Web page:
• Workstations: Many group members have a dedicated GPU workstation for their development work. We are based in room 234/234a in the Joseph Black Building, King’s buildings campus.
  • section6: The lab in-house GPU cluster ( only accessible from within the University subnet) hosts a mix of ca. 30 Tesla/GTX cards, and ca. 300 Intel Xeon/AMD Opteron processors. The cluster is located in the JCMB server room. Used to prototype simulations, perform trajectory analyses, and for GPU computing.
  • Eddie: The university of Edinburgh HPC cluster, (, hosts ca. 4000 cores and is used by group members for mid-size simulations.
  • ARCHER: Large scale molecular simulations are typically carried out on the UK’s national HPC (, the system hosts ca. 118,000 cores. 


  • See the lab github pagegithub page for a snapshot of the various ongoing software projects.
  • We are co-developers of the SireSire molecular simulation framework, which includes SOMD, an interface between the Sire and OpenMMOpenMM simulation libraries we developed to perform alchemical free energy calculations. SOMD is also avaible via the graphical user interface Flare commercialise by CressetCresset.   
  • We are co-developers of the BioSimSpaceBioSimSpace interoperable framework for molecular simulations. 
  • We also implement code in a number of other open-source software projects, for instance PLUMEDPLUMED
  • Group members use a variety of molecular simulation (e.g. GromacsGromacs, AMBER suiteAMBER suite and analysis (e.g. MDtrajMDtraj, PyEmmaPyEmma  packages depending on the needs of their project.
Open MM


  • We have several collaborations with other UoE groups that have expertise in related techniques (Alison HulmeAlison Hulme  – Organic synthesis, Malcolm WalkinshawMalcolm Walkinshaw – crystallography and biophysics, Paul Barlow Paul Barlow – protein biochemistry, Dusan UhrinDusan Uhrin – NMR, Dave ClarkeDave Clarke – Mass spectrometry). We also collaborate with experimentalists elsewhere in the UK and beyond.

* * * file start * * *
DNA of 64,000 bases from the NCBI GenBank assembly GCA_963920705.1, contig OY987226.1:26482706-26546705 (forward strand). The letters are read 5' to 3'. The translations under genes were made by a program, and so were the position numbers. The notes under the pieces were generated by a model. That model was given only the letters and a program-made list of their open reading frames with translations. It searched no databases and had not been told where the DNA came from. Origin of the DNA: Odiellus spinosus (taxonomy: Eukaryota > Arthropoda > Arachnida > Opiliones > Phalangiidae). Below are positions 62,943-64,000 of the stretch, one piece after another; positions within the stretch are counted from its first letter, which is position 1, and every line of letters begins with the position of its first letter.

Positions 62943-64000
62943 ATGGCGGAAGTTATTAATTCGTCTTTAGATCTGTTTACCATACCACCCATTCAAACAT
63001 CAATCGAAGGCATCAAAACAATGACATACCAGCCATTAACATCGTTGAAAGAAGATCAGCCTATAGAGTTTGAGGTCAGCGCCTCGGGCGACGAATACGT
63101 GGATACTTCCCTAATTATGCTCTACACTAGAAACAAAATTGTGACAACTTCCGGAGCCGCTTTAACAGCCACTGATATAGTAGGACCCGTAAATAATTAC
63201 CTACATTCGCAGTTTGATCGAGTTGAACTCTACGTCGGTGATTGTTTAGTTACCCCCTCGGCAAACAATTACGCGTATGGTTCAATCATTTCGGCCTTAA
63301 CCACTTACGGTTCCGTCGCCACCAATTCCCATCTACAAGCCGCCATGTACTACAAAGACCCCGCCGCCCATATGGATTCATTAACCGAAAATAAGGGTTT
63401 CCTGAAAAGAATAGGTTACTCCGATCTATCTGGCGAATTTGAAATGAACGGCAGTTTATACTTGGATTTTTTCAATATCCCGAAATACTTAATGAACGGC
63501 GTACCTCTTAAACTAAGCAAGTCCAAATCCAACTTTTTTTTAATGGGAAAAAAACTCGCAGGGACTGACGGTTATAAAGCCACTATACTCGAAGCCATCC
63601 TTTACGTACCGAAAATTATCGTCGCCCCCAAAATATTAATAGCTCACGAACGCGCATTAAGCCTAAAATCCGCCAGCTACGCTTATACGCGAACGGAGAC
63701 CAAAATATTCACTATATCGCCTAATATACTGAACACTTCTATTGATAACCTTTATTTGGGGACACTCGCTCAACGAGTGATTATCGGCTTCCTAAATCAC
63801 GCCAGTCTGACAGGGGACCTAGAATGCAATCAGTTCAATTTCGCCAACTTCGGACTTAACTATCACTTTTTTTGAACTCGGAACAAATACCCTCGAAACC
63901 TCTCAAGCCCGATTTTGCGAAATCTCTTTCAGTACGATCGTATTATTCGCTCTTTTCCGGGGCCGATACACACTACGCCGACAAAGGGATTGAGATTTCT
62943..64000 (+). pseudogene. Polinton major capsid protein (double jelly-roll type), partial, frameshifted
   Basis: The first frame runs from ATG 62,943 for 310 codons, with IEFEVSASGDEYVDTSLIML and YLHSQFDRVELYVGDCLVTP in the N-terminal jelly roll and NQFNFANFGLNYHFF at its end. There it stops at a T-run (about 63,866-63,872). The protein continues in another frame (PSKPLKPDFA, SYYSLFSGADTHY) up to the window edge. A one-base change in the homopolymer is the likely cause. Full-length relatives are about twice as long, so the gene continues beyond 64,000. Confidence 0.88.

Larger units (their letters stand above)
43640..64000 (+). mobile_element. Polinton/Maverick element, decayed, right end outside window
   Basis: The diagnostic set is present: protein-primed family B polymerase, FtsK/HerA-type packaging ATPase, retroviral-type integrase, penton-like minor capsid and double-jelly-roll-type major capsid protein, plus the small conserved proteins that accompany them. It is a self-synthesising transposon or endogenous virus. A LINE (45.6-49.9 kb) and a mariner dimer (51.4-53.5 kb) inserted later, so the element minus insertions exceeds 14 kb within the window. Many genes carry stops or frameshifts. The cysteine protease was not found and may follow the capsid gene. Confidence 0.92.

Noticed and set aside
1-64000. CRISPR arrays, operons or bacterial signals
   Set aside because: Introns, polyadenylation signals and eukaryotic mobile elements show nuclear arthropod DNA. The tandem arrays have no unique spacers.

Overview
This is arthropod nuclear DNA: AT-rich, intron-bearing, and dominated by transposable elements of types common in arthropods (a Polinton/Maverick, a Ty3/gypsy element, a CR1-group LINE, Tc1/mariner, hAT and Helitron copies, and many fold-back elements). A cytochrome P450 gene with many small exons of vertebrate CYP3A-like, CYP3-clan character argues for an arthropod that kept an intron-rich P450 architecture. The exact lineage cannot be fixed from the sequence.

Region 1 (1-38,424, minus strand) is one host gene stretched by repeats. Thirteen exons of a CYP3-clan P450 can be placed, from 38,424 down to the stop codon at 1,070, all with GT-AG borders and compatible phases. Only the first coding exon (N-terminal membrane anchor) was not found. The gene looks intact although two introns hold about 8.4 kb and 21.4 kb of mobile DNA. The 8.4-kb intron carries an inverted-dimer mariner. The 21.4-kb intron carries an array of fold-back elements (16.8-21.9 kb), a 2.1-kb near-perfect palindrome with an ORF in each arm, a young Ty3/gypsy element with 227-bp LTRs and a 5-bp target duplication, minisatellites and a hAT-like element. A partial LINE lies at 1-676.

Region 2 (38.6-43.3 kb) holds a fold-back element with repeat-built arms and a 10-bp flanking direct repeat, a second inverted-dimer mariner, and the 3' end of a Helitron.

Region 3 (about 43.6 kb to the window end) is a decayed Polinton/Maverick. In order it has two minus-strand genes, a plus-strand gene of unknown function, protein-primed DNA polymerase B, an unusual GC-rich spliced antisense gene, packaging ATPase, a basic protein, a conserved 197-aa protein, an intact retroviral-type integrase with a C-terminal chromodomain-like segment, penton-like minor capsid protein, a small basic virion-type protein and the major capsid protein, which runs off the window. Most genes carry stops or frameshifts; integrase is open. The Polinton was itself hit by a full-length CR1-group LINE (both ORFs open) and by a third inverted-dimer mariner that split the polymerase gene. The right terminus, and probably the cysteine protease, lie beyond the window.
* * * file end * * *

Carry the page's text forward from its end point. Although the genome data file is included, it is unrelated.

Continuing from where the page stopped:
• Protein expression and purification work is done in the Biological lab of the School of Chemistry, or at the Edinburgh Protein Production FacilityEdinburgh Protein Production Facility in the School of Biological Sciences. EPPF also provides access to well-maintained instruments for biophysical characterization (AutoITC200, BIAcore T200, SEC-MALS, DLS, CD, fluorescence spectrometers). The Edinburgh Biomolecular NMR unit maintains a range of high-field spectrometers (800 and 600-MHz Bruker Avance models).
  • Organic syntheses are carried out in Alison’s Hulme wet lab at the School of Chemistry.


Julien is member of the management committee of the CCP-BioSimCCP-BioSim  and HEC-BioSimHEC-BioSim academic networks. Group members attend or deliver training workshops, and use or contribute software for the associated academic communities.

CCP Biosim
HEC BioSim